Differences between Plants and Fungi

plants vs. fungi

Plants vs. fungi: Plants and fungi are considered the earliest living organisms on the planet. The two organisms belong to the group kingdom plantae and Kingdom fungi respectively and  share some striking similarities as well as differences. The two are classified as eukaryotes, meaning they both possess a clearly defined nucleus. The fact that they belong to the Kingdom plantae and fungi means they cannot move from one place to another like animals.

While plants are defined as autotrophic with the ability to manufacture their own food, fungi are defined as heterotrophic which means they have no ability to manufacture their own food but instead take food from other plant matter. That said, fungi are actually quite fantastic!

Early scientists classified both fungi and plants within the Kingdom plantae but this has changed over the years thanks to the advancement of scientific information. While Botany is widely referred as the scientific study of plants, mycology is the term used to refer to the scientific study of fungi. Both fungi and plants can easily be identified and told apart. Some common examples of plants include dicots, legumes, monocots and so on while fungi include things like mushrooms, yeast and mold.

Differences between plants and fungi

  1. Chlorophyll:

Plants possess a substance known as chlorophyll which gives them the ability to manufacture their own food through a process referred to as photosynthesis. On the other hand, fungi lack chlorophyll which means they have no ability to manufacture their own food thus depend on other organic matter for food.

  1. Food Storage:

After the process of photosynthesis, plants store their food in the form of starch. Being primary producers, they manufacture all the foods which builds up to benefit other members of any given food chain.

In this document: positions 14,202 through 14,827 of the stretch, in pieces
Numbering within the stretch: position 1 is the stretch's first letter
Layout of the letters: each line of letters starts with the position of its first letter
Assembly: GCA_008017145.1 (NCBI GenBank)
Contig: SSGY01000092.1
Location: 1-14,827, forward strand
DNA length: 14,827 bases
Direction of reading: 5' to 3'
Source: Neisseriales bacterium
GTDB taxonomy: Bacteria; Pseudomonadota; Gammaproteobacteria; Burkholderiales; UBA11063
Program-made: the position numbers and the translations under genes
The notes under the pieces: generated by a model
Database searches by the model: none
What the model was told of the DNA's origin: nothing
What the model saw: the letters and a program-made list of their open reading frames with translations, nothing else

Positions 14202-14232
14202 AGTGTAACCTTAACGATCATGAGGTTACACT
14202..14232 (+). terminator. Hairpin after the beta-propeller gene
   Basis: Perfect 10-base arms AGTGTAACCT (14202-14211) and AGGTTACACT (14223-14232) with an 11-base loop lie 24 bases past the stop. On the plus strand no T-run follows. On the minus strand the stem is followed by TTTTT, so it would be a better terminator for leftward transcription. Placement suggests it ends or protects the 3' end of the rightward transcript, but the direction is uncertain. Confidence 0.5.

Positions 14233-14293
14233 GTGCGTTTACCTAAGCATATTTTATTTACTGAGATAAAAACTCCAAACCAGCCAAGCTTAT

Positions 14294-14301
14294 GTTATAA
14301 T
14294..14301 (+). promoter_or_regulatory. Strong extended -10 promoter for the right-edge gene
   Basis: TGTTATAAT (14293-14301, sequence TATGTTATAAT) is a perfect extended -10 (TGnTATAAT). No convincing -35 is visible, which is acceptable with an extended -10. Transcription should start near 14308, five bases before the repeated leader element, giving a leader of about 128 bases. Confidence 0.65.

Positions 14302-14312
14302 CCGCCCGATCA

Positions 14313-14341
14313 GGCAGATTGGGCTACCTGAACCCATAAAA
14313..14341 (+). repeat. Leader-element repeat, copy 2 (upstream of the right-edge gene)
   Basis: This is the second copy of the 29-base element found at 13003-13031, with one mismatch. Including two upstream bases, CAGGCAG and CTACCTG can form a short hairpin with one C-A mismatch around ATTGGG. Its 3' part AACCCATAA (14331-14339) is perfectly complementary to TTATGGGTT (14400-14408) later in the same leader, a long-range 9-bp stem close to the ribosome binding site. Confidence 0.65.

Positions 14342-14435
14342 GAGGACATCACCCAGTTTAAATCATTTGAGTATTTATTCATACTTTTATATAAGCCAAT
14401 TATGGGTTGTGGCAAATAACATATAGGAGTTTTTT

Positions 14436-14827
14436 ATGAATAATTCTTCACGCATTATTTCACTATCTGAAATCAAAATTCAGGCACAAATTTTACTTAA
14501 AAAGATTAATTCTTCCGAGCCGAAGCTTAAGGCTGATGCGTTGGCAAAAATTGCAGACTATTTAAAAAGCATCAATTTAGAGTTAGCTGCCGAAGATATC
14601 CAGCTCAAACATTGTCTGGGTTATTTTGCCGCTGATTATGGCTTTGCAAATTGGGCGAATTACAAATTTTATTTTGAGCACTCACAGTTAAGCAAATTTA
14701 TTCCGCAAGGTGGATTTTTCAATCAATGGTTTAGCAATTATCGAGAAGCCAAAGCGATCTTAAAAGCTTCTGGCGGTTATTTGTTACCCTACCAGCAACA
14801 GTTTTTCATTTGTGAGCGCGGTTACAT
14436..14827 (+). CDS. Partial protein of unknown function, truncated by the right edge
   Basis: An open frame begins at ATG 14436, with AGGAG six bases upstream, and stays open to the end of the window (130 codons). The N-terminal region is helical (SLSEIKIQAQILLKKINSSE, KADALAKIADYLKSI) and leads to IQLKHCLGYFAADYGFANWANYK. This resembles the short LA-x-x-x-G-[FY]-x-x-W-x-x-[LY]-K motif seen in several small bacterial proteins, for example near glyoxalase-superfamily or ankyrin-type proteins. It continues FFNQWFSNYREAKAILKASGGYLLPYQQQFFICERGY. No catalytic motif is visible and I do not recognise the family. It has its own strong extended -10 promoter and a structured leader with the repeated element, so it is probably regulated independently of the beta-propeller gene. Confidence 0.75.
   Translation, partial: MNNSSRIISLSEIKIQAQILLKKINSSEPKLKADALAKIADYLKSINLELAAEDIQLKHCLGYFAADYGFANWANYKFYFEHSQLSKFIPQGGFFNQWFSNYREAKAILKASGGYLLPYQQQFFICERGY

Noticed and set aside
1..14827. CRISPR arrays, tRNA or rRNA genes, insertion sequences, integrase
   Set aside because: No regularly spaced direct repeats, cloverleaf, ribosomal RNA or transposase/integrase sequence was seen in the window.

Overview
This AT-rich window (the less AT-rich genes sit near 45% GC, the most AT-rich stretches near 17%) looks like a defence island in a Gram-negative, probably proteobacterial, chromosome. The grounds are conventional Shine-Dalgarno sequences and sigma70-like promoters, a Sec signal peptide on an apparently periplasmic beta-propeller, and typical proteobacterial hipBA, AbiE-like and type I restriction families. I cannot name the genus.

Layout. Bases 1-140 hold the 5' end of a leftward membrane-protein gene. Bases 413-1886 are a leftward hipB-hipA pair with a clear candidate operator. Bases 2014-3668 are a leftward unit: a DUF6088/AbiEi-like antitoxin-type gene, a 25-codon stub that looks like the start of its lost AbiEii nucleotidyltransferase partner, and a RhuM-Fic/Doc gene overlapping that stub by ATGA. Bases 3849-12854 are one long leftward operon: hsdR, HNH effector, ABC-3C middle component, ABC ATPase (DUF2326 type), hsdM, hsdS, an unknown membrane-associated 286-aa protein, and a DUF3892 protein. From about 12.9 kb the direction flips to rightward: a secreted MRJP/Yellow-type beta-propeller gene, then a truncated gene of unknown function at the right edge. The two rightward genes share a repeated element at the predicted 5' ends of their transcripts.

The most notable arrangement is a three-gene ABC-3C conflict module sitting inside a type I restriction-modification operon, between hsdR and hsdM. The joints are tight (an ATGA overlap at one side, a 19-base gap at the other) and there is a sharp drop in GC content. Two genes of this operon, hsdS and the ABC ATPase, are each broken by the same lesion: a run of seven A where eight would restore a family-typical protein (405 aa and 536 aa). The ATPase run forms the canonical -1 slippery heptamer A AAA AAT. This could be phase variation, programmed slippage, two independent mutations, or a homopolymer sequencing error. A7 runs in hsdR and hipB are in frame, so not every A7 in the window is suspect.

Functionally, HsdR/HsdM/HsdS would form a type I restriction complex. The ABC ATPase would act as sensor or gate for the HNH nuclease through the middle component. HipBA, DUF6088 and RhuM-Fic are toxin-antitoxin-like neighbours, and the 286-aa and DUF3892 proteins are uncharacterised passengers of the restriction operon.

Fungi, on the other hand, have no ability to manufacture their own food. However, they store their food in the form of glycogen.

  1. Tropical-level:

Plants differ from fungi in the sense that they are the producers in any ecosystem due to their ability to manufacture their own food. They are considered primary producers thanks to their huge biomass hence producing food to all other organisms in the food chain.

Fungi, on the other hand, belong to the group of organisms referred to as decomposers. They lack the ability to manufacture their own food hence feed on food from other organisms. They break down other organisms to make their food.

  1. Gametes:

Fungi produce fruiting bodies called spores, whereas most plants produce seeds. Almost all plants produce seeds except ferns, which reproduce through spores.

Fungi, on the other hand, reproduce mainly through budding; a cell division process that involves replication of fungi cells.

  1. Strengthening agent:

Fungi have chitin as a component of their cell walls while plants have cellulose. Both chitin and cellulose are composed of polysaccharide chains.

In plants, the monomer in this chain is glucose and in fungi, it is a modified form of glucose called N-acetyl glucosamine.

The presence of chlorophyll in plants gives them the ability to manufacture their own food. The absence of chlorophyll in fungi means they absorb food and nutrients from the soil.

  1. Reproduction:

The method of reproduction in plants and fungi differs in the sense that plants reproduce through seeds and pollen grains in flowers whereas fungi have neither seeds or pollen grains. They reproduce asexulaly through budding, frgementation or production of spores.

  1. Complexity:

Plant body parts are differentiated into root, stem, and leaf while the fungal body is differentiated into a simple filamentous structure.

Fungi are made up of mycelium and hyphae, and no complex organs as compared to plants

  1. Roots:

The rooting structure is only available in plants. Plants use roots to attach themselves to the group and help in absorbing moisture from the ground.

Fungi have no system of roots and therefore have no way of absorbing moisture from the ground. They instead have filaments that they use to attach to other host plants for the benefit of absorbing foods and nutrients. This is their way of feeding.

  1. Photosynthesis:

Photosynthesis is the process by which plants manufacture their owon food. This process is only limited in plants and is not found in fungi.

Fungi, on the other hand, produce their own food through biochemical processes. Lack of Chlorophyll makes fungi incapable of undertaking the photosynthesis process. Most fungi usually depend on a host as parasites or decomposed dead matter for survival.

  1. Cell-wall:

Another striking difference between plants and fungi is in the lining of the cell wall. Plants have a cell wall made of cellulose which supports the cells while fungi have chitin to support the cell.

Chitin material is also found in the exoskeletons of crabs, lobsters, and insects. The cell wall of a plant is usually made of cellulose,  pectin, agar, and other substances.

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